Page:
Good design occurs most readily if everyone with an interest in a project comes together with like-minded stakeholders to create a common vision, which is the first step in the process of developing a building or master plan. The process of creating a vision has benefits that extend beyond just the realization of an attractive school or an interesting commercial building; the process itself creates a community. The quid pro quo is that the community must be willing to invest in the process – the money, time, and commitment – which is necessary to realize the kind of built environment everyone hopes to live and work in. Buildings cost a lot of money and typically stand for many years. The bottom line is that cities like Corvallis cannot afford to scrimp when it comes to good design, because the expense of poor design is exponentially more costly. Everyone wins when the benefits of excellent environmental design are commonly understood and appreciated.

Presently on display in the public meeting room at the Corvallis-Benton County Public Library are numerous examples of design excellence produced by members of the American Institute of Architects-Southwestern Oregon Chapter (AIA-SWO), which includes architectural professionals practicing in Linn, Benton Deschutes, Douglas, and Lane counties, and members of the Willamette Valley Section of the American Society of Landscape Architects (ASLA). The projects are the winners of the 2008 AIA-SWO “People’s Choice Awards.” Member firms of AIA-SWO and ASLA prepared boards showcasing their recent projects for consideration by the public during this past September’s Eugene Celebration. Anyone who visited the exhibit was free to fill in a ballot, voting for his or her favorite designs in each of six categories: commercial buildings, single-family residences, multi-family housing, public and institutional architecture, residential landscape design, and commercial landscape projects. These projects are excellent examples of designs that met the needs of clients by creatively organizing spaces, building systems, and materials to achieve an end that is cost-effective, practical, and attractive. Each award winner is displayed on a presentation board that explains the architects’ approach to the design problem and how the resultant project makes a difference in people’s lives.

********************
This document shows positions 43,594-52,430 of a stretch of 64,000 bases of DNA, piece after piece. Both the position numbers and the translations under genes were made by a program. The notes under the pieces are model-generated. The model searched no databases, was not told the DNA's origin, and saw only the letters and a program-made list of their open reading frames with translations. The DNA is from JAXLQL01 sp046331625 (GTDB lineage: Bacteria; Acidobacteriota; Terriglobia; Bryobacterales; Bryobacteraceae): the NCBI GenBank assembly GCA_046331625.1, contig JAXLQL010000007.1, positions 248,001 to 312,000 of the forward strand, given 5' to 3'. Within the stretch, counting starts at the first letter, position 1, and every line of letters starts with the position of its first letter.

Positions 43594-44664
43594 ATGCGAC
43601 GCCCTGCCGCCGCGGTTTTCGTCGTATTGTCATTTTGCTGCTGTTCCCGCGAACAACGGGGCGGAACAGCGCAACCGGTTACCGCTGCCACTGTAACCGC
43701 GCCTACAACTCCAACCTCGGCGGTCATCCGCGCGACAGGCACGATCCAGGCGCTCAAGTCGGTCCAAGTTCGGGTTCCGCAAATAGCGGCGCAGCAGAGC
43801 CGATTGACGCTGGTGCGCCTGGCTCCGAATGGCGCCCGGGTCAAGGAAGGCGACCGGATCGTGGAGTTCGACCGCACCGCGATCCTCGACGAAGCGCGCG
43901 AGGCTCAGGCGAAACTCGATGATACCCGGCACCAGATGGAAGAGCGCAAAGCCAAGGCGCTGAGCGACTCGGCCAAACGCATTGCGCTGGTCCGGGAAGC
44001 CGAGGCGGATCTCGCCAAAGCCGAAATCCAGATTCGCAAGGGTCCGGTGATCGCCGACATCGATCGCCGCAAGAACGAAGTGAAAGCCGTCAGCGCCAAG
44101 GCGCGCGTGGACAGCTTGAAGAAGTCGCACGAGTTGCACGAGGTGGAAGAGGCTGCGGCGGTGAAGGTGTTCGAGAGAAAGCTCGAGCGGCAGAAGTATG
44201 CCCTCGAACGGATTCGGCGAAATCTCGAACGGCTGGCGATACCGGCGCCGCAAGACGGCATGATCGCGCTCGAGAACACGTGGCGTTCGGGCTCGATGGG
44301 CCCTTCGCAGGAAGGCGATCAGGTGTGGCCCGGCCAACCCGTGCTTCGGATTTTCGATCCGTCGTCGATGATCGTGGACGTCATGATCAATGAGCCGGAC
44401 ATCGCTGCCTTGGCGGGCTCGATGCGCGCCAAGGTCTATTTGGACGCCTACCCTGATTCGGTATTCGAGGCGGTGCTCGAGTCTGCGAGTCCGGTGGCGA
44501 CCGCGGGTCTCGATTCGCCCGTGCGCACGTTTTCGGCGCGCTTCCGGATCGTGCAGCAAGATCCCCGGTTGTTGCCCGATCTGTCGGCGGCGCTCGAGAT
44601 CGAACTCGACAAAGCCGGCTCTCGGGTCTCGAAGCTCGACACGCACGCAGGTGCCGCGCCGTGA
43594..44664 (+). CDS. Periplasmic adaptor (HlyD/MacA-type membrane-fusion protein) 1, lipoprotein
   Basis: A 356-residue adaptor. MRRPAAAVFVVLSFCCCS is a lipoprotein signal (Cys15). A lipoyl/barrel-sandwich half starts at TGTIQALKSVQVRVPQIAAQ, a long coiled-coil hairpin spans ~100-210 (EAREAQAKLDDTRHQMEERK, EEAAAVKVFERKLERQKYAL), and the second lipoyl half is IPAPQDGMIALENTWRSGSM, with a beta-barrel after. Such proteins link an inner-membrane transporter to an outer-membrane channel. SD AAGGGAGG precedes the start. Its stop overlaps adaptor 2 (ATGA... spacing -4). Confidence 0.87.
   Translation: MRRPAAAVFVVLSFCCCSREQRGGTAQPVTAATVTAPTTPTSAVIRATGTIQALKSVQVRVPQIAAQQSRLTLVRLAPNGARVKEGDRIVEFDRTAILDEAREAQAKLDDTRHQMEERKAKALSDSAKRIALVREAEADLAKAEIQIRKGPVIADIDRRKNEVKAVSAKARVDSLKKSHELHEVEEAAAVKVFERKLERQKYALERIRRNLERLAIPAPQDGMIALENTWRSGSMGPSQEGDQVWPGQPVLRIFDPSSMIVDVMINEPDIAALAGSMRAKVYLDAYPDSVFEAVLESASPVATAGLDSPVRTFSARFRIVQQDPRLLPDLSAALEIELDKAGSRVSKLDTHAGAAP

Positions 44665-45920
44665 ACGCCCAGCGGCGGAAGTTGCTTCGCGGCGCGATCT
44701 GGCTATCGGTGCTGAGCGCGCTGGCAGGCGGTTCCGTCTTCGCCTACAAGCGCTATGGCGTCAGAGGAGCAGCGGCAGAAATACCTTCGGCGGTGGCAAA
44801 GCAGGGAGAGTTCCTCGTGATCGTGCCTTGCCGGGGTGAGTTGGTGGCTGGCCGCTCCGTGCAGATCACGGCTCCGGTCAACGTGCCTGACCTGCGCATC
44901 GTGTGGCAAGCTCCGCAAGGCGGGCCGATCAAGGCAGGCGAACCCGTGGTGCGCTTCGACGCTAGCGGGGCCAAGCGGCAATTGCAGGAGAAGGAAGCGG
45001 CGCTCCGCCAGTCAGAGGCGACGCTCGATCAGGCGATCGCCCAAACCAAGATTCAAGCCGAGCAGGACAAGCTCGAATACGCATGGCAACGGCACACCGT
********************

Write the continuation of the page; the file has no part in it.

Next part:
Please stop by the 2008 People’s Choice Awards display the next time you visit the Corvallis-Benton County Library. The winning designs will remain on exhibit through November 30, 2008.

Randy Nishimura, AIA, is president-elect of the American Institute of Architects – Southwestern Oregon chapter, headquartered in Eugene. He blogs about architecture at